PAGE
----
Tuesday, February 20, 2007

Too Bad We Are Judged In Death Too

Isn't it bad enough that our family and peers judge us when we are living?
I guess not, because recently I've learned that we get judged in death too.

I tried to place an obituary of an industry pioneer from the consumer electronics business a few weeks ago in the leading trade magazines. But because the present day editors didn't really know this unbelievable soul, he got a squib of a mention after I hounded them for days. The guy was in the industry for over 40 years and helped a lot of people and companies get rich. He branded his retail chain as a leading source for electronics and was a major, national volunteer for one of the best non-profits in the world.

The other day someone else in the industry died who was very kind, very young, very well-known and very well liked. She got the lead story in the trades.

Here is proof: It always is who you know and not what you know...in death, as well as in life.

Friday, February 09, 2007

Kentucky Fried Chicken Bashes Concerned Mom

I can take constructive criticism. What I can't take is criticism just to make someone else look good.

That is why I get so upset when Kentucky Fried Chicken runs that "ferkakte" (Yiddish for small time) TV commercial showing one
mom scorning another.

Allow me to set the scene: A young boy, around the age of 12, calls home to ask his mother if he can stay for dinner at his friend's house. The mother questions the son like a good mother should. She asks him if his friend's parents are home and if he will be eating dinner.

The son says yes and turns the phone over to his friend's mother for verification. The friend's mom confirms that they will be eating a wholesome supper. Not once does she say it is a bucket of Kentucky Fried Chicken. She ends the conversation, turns around to her son's friend and gives him a smirk like "your mother is weird."

I watched this commercial several times to make sure I wasn't imagining something. The mother on the phone was questioning her son's security, not the content of the dinner. The friend's mother totally undermined her by trying to make herself look like a big shot.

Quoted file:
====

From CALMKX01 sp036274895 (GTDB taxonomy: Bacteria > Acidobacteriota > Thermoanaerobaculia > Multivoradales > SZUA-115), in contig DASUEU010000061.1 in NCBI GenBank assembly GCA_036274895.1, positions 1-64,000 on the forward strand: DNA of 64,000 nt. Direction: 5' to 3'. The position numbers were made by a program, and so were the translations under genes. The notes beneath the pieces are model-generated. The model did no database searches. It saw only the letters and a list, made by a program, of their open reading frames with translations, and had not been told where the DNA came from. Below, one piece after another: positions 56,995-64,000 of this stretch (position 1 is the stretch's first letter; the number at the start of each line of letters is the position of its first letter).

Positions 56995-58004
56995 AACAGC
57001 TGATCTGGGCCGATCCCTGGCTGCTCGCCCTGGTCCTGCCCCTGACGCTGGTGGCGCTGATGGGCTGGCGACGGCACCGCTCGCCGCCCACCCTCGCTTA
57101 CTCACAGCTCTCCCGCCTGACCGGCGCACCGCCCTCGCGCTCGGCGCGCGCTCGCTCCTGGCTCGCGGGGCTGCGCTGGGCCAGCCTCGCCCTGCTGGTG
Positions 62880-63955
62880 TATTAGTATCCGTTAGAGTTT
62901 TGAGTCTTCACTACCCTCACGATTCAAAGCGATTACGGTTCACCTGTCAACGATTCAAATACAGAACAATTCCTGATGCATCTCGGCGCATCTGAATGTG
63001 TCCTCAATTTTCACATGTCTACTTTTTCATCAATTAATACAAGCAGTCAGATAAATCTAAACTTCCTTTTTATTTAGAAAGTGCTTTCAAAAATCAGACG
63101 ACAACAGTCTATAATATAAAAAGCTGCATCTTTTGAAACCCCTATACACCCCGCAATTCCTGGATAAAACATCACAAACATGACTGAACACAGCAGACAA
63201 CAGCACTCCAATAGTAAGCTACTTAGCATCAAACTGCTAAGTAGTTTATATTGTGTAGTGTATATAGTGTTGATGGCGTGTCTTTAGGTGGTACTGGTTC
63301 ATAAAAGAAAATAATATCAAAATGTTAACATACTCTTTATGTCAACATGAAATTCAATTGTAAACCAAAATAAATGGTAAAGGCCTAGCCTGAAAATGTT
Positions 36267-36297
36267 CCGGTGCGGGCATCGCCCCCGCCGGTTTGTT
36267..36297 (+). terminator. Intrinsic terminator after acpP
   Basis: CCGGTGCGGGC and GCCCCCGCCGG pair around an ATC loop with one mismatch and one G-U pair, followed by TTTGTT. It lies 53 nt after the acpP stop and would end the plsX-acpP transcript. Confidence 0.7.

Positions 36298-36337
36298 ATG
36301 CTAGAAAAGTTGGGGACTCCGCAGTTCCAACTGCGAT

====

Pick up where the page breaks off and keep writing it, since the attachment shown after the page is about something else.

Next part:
Some big shot. She is a schtunk (Yiddish for lazy, do nothing) just like me. I do not cook, never have cooked, and have no plans for ever cooking. But you can be sure I would act like a mensch (nice person) and reinforce parental control.

I say next time serve a can of Chicken Soup. It cures everything.

Friday, February 02, 2007

Allow Me To Introduce You To The Delete Button

I am a publicist. I get paid to publicize. My agency uses e-mail, snail mail, telephone, faxes, digital press rooms, face to face meetings, CD ROM, DVD, USB drives, and more to distribute the news.

Most of the time we use e-mail blasts because it is the easiest way to reach hundreds, sometimes thousands, of writers in the most expeditious way.

I receive several thousand e-mails per day. It takes me less than 10 minutes to delete the ones I do not want.

I do not understand journalists (thank goodness there are only a handful of them) who get on this spam kick. They ask to be deleted from mailings because they do not want to be spammed.

The time it took them to ask me to remove them from our mailing lists certainly took 100 percent more time than what it would have been to just "delete."

I wonder what their bosses would think if they knew that their writers/editors did not want to receive information.

By asking to be cut from lists, you only cut yourself off in this world of digital communications.

Sure, you may not be interested in this particular news item, but who knows, the next one could be exactly what you need.

This morning Ned Colt called from NBC London asking to be taken off. A cross-Atlantic call instead of a simple delete.

I think that tells you something about a person. I am not going to say what.

At the most, he received three emails from us in the past month. 1, 2, 3, and he would have been rid of me. He choose to take 15 minutes out of his obvious, not busy schedule, to call and chat.

I rest my case.

I hope I get a lot of comments on this blog because I would love to debate spam any day of the week. I have been on both sides of the fence, editor and now a PR person.

Junk mail is a necessary evil. Get over it.